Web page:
Tunisia sends shock waves
There is an interesting debate to be had on the degree to which the Iraqis' introduction to democracy impacted Tunisians. But some powerful evidence comes from Tunisia's role in spurring Muslims in other nations to challenge their oppressors.
We have already seen evidence of this -- marches in Algeria and Egypt and, horrifyingly, self-immolations throughout the region. One wonders what the Green Revolution activists must be thinking. As Cliff May of the Foundation for Defense of Democracies remarked to me last night, "Perhaps that Iranians who would like more freedoms are watching Tunisia, too -- as is the Iranian regime that has no intention of permitting such freedoms."
Meanwhile, in the oppressive Kingdom of Saud, bloggers are in rebellion against the authoritarian regime. This report explains:
The new Executive Regulation for Electronic Publishing Activity, which came into force on 1st January, bans many from writing about news. Chat room users are encouraged to register with the government - and internet users faces strict rules which do not allow them to criticise Islam or compromise public order. . . . In spite of the restrictions, Saudis flocked on-line to protest at their government's decision to welcome Tunisia's former president Ben Ali, the Financial Times reported at the weekend.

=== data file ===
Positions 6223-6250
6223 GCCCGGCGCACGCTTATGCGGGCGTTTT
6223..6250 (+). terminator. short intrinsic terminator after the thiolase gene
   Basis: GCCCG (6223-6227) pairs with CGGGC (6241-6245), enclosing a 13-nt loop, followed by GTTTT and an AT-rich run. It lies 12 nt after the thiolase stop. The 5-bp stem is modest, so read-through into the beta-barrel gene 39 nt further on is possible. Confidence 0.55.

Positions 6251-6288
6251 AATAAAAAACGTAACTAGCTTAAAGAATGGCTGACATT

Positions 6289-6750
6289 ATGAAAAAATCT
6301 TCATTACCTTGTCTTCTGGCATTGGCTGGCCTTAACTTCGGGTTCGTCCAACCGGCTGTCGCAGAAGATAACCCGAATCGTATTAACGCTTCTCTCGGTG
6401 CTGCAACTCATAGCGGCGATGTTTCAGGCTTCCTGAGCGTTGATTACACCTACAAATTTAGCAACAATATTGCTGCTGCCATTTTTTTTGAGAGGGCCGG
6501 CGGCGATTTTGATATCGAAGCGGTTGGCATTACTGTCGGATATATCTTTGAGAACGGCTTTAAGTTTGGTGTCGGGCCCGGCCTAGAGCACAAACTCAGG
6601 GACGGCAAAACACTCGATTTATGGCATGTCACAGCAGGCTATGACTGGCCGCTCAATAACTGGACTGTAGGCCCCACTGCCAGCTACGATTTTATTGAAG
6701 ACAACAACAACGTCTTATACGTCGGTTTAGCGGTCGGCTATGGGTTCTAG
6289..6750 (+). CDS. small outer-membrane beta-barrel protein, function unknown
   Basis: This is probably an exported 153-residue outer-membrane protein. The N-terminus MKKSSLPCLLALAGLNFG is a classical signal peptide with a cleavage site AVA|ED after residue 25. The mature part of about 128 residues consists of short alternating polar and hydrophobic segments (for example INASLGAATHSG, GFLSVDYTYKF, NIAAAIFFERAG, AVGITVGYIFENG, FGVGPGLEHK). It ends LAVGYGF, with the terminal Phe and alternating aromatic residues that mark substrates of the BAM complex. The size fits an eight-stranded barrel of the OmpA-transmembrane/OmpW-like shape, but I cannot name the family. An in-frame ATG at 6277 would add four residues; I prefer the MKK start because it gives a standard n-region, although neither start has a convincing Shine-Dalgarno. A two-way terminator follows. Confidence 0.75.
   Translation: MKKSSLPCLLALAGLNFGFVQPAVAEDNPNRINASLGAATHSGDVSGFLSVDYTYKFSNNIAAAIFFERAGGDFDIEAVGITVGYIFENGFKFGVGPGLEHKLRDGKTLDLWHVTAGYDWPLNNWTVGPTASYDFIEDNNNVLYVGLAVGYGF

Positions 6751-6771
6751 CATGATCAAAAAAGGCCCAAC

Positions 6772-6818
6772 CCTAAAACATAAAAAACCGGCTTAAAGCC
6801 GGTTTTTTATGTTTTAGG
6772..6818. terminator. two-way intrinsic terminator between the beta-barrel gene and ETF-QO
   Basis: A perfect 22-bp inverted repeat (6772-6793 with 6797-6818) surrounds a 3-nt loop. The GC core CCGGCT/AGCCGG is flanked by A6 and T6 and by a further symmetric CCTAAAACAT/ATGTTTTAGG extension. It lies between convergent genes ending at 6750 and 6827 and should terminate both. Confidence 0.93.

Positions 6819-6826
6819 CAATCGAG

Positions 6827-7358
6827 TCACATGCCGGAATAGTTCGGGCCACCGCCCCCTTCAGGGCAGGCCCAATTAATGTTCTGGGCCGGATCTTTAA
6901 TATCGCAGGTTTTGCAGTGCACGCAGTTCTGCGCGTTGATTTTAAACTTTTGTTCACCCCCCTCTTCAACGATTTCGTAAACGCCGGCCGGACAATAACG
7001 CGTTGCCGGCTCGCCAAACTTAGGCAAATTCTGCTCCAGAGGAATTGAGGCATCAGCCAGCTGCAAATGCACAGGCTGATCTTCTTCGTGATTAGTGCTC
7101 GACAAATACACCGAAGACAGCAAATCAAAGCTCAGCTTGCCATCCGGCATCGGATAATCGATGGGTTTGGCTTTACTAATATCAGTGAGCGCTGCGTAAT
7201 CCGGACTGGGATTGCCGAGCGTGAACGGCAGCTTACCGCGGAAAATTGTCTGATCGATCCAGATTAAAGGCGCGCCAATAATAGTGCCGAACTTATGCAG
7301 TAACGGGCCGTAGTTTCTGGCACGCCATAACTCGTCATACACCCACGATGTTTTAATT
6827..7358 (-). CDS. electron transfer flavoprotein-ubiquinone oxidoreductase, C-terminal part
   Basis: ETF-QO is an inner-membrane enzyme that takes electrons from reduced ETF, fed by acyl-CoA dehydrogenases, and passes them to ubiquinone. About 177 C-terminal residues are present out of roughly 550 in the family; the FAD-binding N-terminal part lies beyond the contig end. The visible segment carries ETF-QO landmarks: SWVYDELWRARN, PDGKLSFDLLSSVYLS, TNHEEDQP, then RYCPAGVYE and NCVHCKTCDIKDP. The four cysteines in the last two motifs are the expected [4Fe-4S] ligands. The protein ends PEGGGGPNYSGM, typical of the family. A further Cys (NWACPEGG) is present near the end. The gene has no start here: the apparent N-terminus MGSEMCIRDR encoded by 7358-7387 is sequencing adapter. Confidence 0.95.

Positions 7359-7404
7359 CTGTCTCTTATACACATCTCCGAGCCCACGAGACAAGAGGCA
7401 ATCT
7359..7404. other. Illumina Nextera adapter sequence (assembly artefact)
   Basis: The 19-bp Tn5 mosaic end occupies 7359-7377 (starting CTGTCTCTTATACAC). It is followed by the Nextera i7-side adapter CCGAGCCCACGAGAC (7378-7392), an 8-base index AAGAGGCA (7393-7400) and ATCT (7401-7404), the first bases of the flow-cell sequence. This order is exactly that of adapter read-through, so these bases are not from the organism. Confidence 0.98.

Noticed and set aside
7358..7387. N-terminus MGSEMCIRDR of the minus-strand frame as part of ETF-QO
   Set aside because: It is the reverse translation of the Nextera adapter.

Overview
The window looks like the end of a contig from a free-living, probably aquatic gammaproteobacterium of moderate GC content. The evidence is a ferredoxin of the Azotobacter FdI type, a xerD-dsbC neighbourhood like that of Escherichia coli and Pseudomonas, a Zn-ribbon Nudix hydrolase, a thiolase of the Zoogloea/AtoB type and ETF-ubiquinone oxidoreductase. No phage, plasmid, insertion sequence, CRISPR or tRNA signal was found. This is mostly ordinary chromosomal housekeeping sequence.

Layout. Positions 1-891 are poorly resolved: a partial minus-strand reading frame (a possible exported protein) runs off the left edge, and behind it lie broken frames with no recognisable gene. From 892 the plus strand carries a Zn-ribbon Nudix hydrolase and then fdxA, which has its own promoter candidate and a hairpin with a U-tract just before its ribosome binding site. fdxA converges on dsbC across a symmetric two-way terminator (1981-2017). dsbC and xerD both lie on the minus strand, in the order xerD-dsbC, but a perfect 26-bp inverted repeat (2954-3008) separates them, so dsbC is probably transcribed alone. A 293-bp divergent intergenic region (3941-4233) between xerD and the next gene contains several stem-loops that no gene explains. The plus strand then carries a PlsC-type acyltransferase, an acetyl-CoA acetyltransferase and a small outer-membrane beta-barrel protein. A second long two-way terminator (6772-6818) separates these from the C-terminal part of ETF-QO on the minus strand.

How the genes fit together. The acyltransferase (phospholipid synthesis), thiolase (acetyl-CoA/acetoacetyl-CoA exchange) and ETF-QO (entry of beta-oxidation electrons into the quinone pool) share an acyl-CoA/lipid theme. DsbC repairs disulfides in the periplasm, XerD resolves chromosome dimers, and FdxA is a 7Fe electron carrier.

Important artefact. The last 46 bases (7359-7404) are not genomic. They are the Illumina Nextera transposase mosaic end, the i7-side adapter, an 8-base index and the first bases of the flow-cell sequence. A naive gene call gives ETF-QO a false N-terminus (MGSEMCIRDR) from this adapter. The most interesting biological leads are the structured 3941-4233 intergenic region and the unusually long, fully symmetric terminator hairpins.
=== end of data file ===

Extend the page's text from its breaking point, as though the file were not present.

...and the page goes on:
Saudi users bombarded micro-blogging site Twitter with messages using the hashtag #sidibouzid - the town at the heart of the Tunisian revolution - helping to spread news, pictures and videos of the protests in the country. . . .
Reaction among some Saudi bloggers to the new restrictions has been angry, with at least one popular English-language blogger declaring in a post that he would not register.
No, they are not yet marching in the streets in Saudi Arabia. But throughout the Middle East Muslims are asking themselves: "If Tunisians, why not me?" And that is how freedom spreads -- by example and inspiration.
Posted by: johnmarshall5446 | January 19, 2011 6:59 PM | Report abuse